impalement - the act of piercing with a sharpened stake as a form of punishment or torture
atrocity, inhumanity - an act of atrocious cruelty
2.cruelty - feelings of extreme heartlessnesscruelty - feelings of extreme heartlessness  
coldheartedness, hardheartedness, heartlessness - an absence of concern for the welfare of others
3.cruelty - the quality of being cruel and causing tension or annoyance
brutality, ferociousness, viciousness, savagery - the trait of extreme cruelty
murderousness - cruelty evidence by a capability to commit murder
malevolency, malice, malevolence - the quality of threatening evil
Based on WordNet 3.0, Farlex clipart collection. © 2003-2012 Princeton University, Farlex Inc.


Collins Thesaurus of the English Language – Complete and Unabridged 2nd Edition. 2002 © HarperCollins Publishers 1995, 2002


A cruel act or an instance of cruel behavior:
The American Heritage® Roget's Thesaurus. Copyright © 2013, 2014 by Houghton Mifflin Harcourt Publishing Company. Published by Houghton Mifflin Harcourt Publishing Company. All rights reserved.
grimmd, miskunnarleysi
sự tàn nhẫn


[ˈkrʊəltɪ] Ncrueldad f (to con, hacia) society for the prevention of cruelty to animalssociedad f protectora de los animales
Collins Spanish Dictionary - Complete and Unabridged 8th Edition 2005 © William Collins Sons & Co. Ltd. 1971, 1988 © HarperCollins Publishers 1992, 1993, 1996, 1997, 2000, 2003, 2005


[ˈkruːəlti] n
(= cruelness) [person] → cruauté f; [fate, decision] → cruauté f
(= cruel action) → cruauté f mental cruelty
Collins English/French Electronic Resource. © HarperCollins Publishers 2005


nGrausamkeit f(to gegenüber); (of remark, critic also)Unbarmherzigkeit f; cruelty to childrenKindesmisshandlung f; cruelty to animalsTierquälerei f; physical crueltyGrausamkeit f; mental crueltyseelische Grausamkeit
Collins German Dictionary – Complete and Unabridged 7th Edition 2005. © William Collins Sons & Co. Ltd. 1980 © HarperCollins Publishers 1991, 1997, 1999, 2004, 2005, 2007


[ˈkrʊəltɪ] ncrudeltà f inv
mental cruelty → crudeltà mentale
Collins Italian Dictionary 1st Edition © HarperCollins Publishers 1995


(ˈkruːəl) adjective
1. pleased at causing pain; merciless. He was cruel to his dog.
2. causing distress. a cruel disappointment.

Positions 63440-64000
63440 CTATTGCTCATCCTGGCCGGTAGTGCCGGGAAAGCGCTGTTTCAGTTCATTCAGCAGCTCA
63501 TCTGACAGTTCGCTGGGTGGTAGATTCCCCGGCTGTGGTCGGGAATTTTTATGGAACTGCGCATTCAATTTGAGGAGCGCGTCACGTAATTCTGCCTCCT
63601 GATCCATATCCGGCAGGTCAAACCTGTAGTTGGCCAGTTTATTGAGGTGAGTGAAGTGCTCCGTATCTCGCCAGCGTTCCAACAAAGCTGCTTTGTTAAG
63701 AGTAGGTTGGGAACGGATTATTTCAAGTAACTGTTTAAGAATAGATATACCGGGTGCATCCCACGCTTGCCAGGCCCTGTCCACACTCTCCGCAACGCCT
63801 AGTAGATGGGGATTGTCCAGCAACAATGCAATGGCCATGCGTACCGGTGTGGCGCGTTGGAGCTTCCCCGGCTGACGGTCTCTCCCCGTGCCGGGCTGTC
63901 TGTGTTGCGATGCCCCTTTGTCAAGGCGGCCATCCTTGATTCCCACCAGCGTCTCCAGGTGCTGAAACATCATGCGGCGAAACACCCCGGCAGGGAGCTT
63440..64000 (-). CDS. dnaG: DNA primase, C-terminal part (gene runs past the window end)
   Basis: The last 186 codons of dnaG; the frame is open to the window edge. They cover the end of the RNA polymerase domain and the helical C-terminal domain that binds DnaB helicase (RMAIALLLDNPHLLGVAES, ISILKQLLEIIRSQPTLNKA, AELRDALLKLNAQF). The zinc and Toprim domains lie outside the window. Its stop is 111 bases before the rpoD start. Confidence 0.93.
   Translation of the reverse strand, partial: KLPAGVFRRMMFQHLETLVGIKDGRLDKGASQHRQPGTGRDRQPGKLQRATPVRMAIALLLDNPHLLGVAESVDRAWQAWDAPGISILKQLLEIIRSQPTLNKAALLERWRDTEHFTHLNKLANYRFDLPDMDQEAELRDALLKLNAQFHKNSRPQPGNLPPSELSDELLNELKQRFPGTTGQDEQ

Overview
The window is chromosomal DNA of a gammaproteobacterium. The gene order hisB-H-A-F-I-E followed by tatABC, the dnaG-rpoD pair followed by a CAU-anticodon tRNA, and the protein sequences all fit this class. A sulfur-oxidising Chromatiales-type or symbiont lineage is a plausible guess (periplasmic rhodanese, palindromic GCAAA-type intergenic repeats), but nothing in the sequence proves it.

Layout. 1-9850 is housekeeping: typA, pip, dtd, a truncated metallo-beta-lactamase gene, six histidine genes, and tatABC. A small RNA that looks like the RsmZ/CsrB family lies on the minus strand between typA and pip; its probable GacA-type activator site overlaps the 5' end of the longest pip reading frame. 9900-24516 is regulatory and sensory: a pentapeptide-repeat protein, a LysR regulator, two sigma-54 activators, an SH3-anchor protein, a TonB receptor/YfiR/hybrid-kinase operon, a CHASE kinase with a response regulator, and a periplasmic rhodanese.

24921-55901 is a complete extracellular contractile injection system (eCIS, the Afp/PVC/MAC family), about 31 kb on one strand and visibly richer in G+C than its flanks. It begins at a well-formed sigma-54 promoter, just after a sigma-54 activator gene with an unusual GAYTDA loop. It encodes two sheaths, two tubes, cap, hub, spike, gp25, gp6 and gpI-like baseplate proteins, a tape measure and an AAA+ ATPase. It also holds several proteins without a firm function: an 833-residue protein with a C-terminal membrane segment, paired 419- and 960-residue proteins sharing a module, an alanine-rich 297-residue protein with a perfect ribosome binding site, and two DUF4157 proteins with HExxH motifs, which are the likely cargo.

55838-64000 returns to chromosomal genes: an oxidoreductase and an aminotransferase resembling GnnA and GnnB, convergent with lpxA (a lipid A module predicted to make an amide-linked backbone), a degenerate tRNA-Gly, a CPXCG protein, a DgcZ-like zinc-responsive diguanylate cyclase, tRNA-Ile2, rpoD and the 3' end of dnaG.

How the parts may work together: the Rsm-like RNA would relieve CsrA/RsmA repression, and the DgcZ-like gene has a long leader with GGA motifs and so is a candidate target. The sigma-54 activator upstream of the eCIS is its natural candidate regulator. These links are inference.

ˈcruelly adverb
ˈcruelty noun
Kernerman English Multilingual Dictionary © 2006-2013 K Dictionaries Ltd.


قَسْوَة krutost ondskab Grausamkeit σκληρότητα crueldad julmuus cruauté okrutnost crudeltà 残酷 잔학함 wreedheid grusomhet okrucieństwo crueldade жестокость grymhet ความโหดร้าย zulüm sự tàn nhẫn 残忍
Multilingual Translator © HarperCollins Publishers 2009


n crueldad f
English-Spanish/Spanish-English Medical Dictionary Copyright © 2006 by The McGraw-Hill Companies, Inc. All rights reserved.
References in classic literature ?
of us will join any organization for the prevention of cruelty to animals, and by our words and acts and contributions work to prevent the perpetration of cruelties on animals.
Some may wonder how it can happen that Agathocles, and his like, after infinite treacheries and cruelties, should live for long secure in his country, and defend himself from external enemies, and never be conspired against by his own citizens; seeing that many others, by means of cruelty, have never been able even in peaceful times to hold the state, still less in the doubtful times of war.
Formerly they had dwelt in the Belgian Congo until the cruelties of their heartless oppressors had driven them to seek the safety of unexplored solitudes beyond the boundaries of Leopold's domain.
So profoundly ignorant of the nature of slavery are many persons, that they are stubbornly incredu- lous whenever they read or listen to any recital of the cruelties which are daily inflicted on its victims.
To this we could only repeat what we had said before: he then proposed to abate five thousand of his last demand, assuring us that unless we came to some agreement, there was no torment so cruel but we should suffer it, and talked of nothing but impaling and flaying us alive; the terror of these threatenings was much increased by his domestics, who told us of many of his cruelties. This is certain, that some time before, he had used some poor pagan merchants in that manner, and had caused the executioner to begin to flay them, when some Brahmin, touched with compassion, generously contributed the sum demanded for their ransom.